Westerns can be scary too

Images courtesy Universal Pictures.

8/10 Writer/director/producer Jordan Peele couldn’t resist releasing Nope, his follow-up to a film about doppelgangers riddled with 11:11 imagery, on a Friday the 22nd in 2022. Even his release dates are ripe with metatext.

Agua Dulce, California- OJ and Em Haywood (Daniel Kaluuya and Keke Palmer) run Haywood’s Hollywood Horses Ranch. The family, who claim to be descended from the black jockey who was the subject of the first ever moving picture and the only black-owned horse handlers in Hollywood, have fallen quickly on hard times after the death of their father, Otis Sr. (Keith David), and are selling horses to stay afloat. When they discover a flying saucer that has made a home on their ranch, they decide to team up with renowned IMAX cinematographer Antlers Holst (Michael Wincott) and local Fry’s Electronics sales tech Angel Torres (Brandon Perea) to get “the Oprah shot,” what Em posits will be indisputable proof of alien life.

Just like Get Out and Us, Nope is full of big ideas. It’s a movie about the clash between man and nature and the nature of that relationship. For all the crazy stuff that happens in Nope, what the movie thinks is even crazieris the compulsion to point a camera at it. In Nope, getting the shot is salvation and purpose. Getting the shot is what will protect the Haywoods, somehow, and it’s the driving force for their helpers, another project for a lifelong cameraman for Holst and a distraction from a mundane day job for Torres.

Through heavy intimation that the flying saucer is connected to Judeo-Christian mythology, Nope suggests the instinct to capture amazing natural phenomena goes back millennia. In 2022, Em Haywood sees something amazing and decides to point a camera at it. Thousands of years ago, someone sees the same creature and frantically describes it to the one guy who knows how to write.

On a more basic level, Nope is a movie about working with wild animals and the unique mentality of respect for the danger they pose, but without fear. The film’s anxiety is mostly pointed toward the alien ship, of course, but most of the damage is done by horses and Gordy, the chimpanzee (Terry Notary through motion-capture technology). Horses and chimps are kind of the perfect expressions of this – no one would call them dangerous and humans work with them regularly, but they can kill very easily. The hero of Nope is the one who learns to apply that mentality to the saucer.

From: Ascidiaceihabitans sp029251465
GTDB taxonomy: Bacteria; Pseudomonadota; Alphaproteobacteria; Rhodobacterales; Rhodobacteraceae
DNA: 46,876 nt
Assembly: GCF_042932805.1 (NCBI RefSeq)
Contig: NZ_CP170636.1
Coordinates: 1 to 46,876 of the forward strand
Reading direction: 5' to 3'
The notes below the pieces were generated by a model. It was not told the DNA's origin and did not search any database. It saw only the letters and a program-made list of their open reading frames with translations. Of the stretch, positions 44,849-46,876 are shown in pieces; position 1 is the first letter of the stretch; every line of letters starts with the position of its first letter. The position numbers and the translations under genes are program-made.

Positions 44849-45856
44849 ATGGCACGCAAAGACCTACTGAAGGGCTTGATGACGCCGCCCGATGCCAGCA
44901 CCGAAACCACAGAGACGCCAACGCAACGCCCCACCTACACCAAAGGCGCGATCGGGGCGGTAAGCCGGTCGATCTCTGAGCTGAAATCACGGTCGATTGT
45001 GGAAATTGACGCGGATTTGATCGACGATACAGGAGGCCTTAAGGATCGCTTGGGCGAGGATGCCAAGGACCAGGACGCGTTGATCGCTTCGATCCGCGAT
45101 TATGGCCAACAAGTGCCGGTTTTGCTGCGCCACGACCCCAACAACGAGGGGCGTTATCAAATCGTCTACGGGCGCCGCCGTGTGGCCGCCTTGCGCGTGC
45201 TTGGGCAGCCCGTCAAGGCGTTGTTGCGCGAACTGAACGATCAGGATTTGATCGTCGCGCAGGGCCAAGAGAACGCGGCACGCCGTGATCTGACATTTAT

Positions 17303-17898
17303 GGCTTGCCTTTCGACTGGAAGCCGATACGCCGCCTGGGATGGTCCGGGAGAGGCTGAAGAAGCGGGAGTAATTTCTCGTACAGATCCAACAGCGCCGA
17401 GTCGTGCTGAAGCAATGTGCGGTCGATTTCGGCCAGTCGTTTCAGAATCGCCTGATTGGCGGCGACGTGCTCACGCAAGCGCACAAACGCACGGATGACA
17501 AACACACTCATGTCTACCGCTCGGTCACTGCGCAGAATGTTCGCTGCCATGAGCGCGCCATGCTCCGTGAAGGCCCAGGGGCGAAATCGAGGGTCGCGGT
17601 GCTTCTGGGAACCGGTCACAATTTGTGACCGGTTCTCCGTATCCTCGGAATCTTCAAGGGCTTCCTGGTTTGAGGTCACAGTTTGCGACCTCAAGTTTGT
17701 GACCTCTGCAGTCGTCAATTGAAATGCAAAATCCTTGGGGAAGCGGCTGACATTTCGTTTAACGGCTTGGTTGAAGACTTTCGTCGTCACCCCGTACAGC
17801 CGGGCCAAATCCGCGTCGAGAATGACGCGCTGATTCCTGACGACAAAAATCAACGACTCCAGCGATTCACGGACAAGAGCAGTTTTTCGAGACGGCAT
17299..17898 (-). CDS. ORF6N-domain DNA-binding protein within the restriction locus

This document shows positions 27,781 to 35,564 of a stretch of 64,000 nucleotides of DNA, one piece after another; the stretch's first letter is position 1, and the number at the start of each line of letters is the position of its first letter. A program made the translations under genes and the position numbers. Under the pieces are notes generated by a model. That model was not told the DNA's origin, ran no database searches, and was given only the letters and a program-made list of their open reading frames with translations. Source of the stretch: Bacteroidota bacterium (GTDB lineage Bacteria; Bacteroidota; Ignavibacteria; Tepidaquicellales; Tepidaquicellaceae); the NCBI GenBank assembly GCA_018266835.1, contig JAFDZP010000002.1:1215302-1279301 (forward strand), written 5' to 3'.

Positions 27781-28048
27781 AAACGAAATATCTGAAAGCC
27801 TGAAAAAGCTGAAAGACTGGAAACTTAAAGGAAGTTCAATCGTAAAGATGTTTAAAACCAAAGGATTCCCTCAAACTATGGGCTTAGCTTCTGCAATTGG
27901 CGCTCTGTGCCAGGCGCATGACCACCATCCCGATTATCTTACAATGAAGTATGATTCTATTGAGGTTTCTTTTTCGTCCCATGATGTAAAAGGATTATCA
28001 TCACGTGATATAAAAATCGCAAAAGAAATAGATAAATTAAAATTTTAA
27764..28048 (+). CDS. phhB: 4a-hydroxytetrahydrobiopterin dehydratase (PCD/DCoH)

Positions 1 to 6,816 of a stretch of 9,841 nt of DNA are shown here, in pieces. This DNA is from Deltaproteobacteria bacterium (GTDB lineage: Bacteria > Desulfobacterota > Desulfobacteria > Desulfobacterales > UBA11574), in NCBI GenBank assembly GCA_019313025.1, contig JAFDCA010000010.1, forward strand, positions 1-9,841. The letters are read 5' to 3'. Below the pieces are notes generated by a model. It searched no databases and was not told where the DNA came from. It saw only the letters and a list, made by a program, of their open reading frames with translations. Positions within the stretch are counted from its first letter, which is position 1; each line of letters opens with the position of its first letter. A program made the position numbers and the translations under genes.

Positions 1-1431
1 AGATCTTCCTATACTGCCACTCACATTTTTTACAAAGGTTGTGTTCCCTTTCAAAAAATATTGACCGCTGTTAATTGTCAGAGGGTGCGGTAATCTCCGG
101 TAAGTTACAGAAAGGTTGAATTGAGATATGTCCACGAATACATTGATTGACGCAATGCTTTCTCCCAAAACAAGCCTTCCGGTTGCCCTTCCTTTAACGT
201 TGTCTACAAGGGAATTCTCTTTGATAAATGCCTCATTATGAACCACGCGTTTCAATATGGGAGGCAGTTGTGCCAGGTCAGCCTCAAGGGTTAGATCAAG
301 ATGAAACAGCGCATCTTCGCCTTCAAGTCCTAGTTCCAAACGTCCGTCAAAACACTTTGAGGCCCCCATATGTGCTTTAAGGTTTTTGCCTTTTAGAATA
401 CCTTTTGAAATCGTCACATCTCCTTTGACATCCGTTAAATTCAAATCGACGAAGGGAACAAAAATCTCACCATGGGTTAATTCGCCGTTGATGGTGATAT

At several moments, Nope flashes back to 1998, when Gordy, the star of a sitcom, went berserk and killed most of his co-stars, and Ricky “Jupe” Park (Steven Yeun), who survived Gordy’s rampage as a child actor, remains in the film as a friend of the Haywoods who has commercialized the attack to the best of his ability. This plot thread, with only a purely thematic connection to the present-day conflict with the UFO, is really what defines Nope as a different type of viewing experience – theme is separate from narrative here. It demands an open mind ready to make associative leaps, which most commercial films do not.

While there’s little real horror here, Kaluuya’s disaffected shambling and Palmer’s staccato dance-like walk each resemble Us’ tethered, in their own way.

Nope is also a movie about Peele’s own anxiety about his celebrity in a country where celebrity is of dubious value. Viewers expected and were sold a horror film like his prior two, and Nope devotes a long, spectacular stretch to jump scares playing with those expectations.

Many viewers may walk out of the picture dissatisfied that there weren’t more scares and there wasn’t a hook ending, but a deceptive advertising campaign is critical to the picture’s message – making a movie or a TikTok post isn’t the only way for the Haywoods to handle their flying saucer, and horror isn’t the only way for Peele to handle a movie.

The plot’s simplicity is probably the biggest letdown, but what’s the plot of Alien, often cited as the best sci-fi horror ever shot? There’s a wild animal on a ship, and the cast has to deal with it.

Nope takes a hard turn in its runtime from horror to Western, embracing the California desert and horse ranch in a way that makes you feel foolish for expecting anything else. Mastery over nature, specifically the white man’s mastery over the lawless plains and deserts of the American West, is a central theme of the ancient genre, one that Peele puts his stamp on with this picture. 

For all its criticism of spectacle, Nope makes a massive spectacle of itself. It’s Peele’s first foray into film, bulky 65mm IMAX film with an almost square aspect ratio in some scenes, and it’s his first big summer blockbuster, with Universal making a $68 million bet on the third-run director. In 2019, Us was the best-performing non-franchise entry at the domestic box office, and on the other side, Nope’s $44 million bow was the best opening for an original film since the COVID-19 crisis began.

Peele is the man. He’s the auteur that can command audiences into seats right now on a level that’s competitive with superheroes. Not Denis Villeneuve, not Quentin Tarantino, Peele.

Leopold Knopp is a UNT graduate. If you liked this post, you can donate to Reel Entropy here. Like Reel Entropy on Facebook and reach out to me at reelentropy@gmail.com. 

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